Japanese Temple Services

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JCC1990
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Japanese Temple Services

Post by JCC1990 » Fri Mar 27, 2015 1:14 am

I know that things work differently in different countires. For instance most people in my country (the us) go to their particular temple or meditation groups on Sunday. My questions are when do the Japanese attend these services? I've had the hardest time trying to find a regular service in Japan, but I am curious to see what it is like. If anyone can link me a video of one that would be incredibly helpful as well. Thank you all :smile:

plwk
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Re: Japanese Temple Services

Post by plwk » Fri Mar 27, 2015 2:26 am

Just samples across Pure Land, Shingon, Zen, Tendai and Nichiren...in that order for the videos
I trust someone else will answer your remaining questions...

phpBB [video]

phpBB [video]

phpBB [video]

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phpBB [video]

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Seishin
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Re: Japanese Temple Services

Post by Seishin » Fri Mar 27, 2015 9:44 am

It really depends on the temple, the sect and location. Morning and evening services are usually open to the public but will not be like your sunday services in the west. Morning service (again depending on the temple) is usually around sunrise (5:30am-ish), and evening services around sunset (8pm-ish). Some temples will hold services specifically to give teachings to lay people (more like what we are used to in the west), which could be every day, once a week, once a month, in the evenings, mornings or day time. You will need to enquire at the various temples to find out what kind of services they provide.

Here is a very nice morning service at a Tendai temple. This is a shomyo performance of the morning service https://www.youtube.com/watch?v=i_HcdSFaqP0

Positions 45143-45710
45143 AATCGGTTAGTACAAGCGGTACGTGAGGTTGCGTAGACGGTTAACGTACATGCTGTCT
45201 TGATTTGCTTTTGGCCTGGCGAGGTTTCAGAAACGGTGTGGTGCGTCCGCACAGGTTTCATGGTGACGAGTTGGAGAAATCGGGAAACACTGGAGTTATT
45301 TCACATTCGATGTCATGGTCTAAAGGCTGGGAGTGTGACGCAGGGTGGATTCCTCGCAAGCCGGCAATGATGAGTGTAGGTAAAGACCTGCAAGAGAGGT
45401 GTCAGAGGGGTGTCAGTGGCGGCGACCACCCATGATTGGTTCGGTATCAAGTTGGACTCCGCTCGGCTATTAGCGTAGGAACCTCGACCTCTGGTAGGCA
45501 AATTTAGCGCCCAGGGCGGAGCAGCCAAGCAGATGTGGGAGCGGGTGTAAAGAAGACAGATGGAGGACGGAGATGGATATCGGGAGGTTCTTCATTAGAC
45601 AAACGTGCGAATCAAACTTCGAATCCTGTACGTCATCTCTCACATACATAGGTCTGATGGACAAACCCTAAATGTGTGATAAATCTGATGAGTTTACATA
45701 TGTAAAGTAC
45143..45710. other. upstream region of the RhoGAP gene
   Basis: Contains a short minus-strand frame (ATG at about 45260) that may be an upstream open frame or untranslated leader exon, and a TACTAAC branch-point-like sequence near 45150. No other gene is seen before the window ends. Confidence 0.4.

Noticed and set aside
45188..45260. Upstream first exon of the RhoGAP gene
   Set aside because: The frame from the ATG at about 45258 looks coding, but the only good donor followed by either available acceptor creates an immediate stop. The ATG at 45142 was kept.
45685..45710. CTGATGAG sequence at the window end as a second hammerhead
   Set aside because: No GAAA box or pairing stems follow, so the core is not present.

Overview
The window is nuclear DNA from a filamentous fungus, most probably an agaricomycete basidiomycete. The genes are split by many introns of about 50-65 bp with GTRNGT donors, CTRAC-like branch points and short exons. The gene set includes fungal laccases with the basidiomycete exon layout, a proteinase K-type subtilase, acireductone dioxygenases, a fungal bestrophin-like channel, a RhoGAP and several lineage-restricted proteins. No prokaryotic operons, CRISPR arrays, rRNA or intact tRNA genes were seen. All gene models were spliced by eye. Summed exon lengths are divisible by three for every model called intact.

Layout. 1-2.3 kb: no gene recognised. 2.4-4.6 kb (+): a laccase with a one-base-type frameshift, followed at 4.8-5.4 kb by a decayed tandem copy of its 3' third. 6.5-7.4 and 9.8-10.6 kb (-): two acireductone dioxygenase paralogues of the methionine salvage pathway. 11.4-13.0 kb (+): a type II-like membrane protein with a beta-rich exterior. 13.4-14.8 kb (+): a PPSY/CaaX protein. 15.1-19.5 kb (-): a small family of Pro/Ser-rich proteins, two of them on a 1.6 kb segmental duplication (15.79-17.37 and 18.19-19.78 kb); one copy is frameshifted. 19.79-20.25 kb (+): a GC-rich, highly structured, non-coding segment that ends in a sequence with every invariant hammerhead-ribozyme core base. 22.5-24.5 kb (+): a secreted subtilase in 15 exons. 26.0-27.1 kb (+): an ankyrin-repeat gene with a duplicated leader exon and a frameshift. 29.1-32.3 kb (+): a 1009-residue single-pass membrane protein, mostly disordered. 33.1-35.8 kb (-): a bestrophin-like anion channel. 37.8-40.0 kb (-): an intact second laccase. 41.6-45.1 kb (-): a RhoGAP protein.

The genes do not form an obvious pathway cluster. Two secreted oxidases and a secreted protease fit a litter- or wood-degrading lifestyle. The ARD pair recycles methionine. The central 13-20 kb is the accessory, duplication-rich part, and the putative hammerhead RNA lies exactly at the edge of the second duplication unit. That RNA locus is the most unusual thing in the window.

Here is a monthly goma (fire ceremony) and lecture for lay people at a Tendai temple https://www.youtube.com/watch?v=90bv4vEqrOg

The Tendai service in plwk's post is a Segaki service (feeding the hungry ghosts)

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Seishin

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Queequeg
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Re: Japanese Temple Services

Post by Queequeg » Fri Mar 27, 2015 7:01 pm

I think using the word "Services" might not quite be appropriate in Buddhist contexts.

I don't know what else to call it, but the morning and evening rituals are puja - devotional rituals in which attendees are generally participants in the expression of devotion. They're not really services performed for the benefit of the attendees. Obviously I can't say that a tree falling in the woods makes a sound if I'm not around, but quite often at those 4 am morning pujas (the sun rises ridiculously early in the summertime in Japan) I found it was me and the priests. I surmise those rituals happen whether lay persons show or not.

I don't know if that's putting too fine a distinction on it.

Dharma talks are are maybe the closest thing to Church services where the point is partly devotional, partly for the edification of the congregation. Some temples do them, some don't. Temples seem to be very independent and it will be up to the abbot to decide what happens at a particular temple.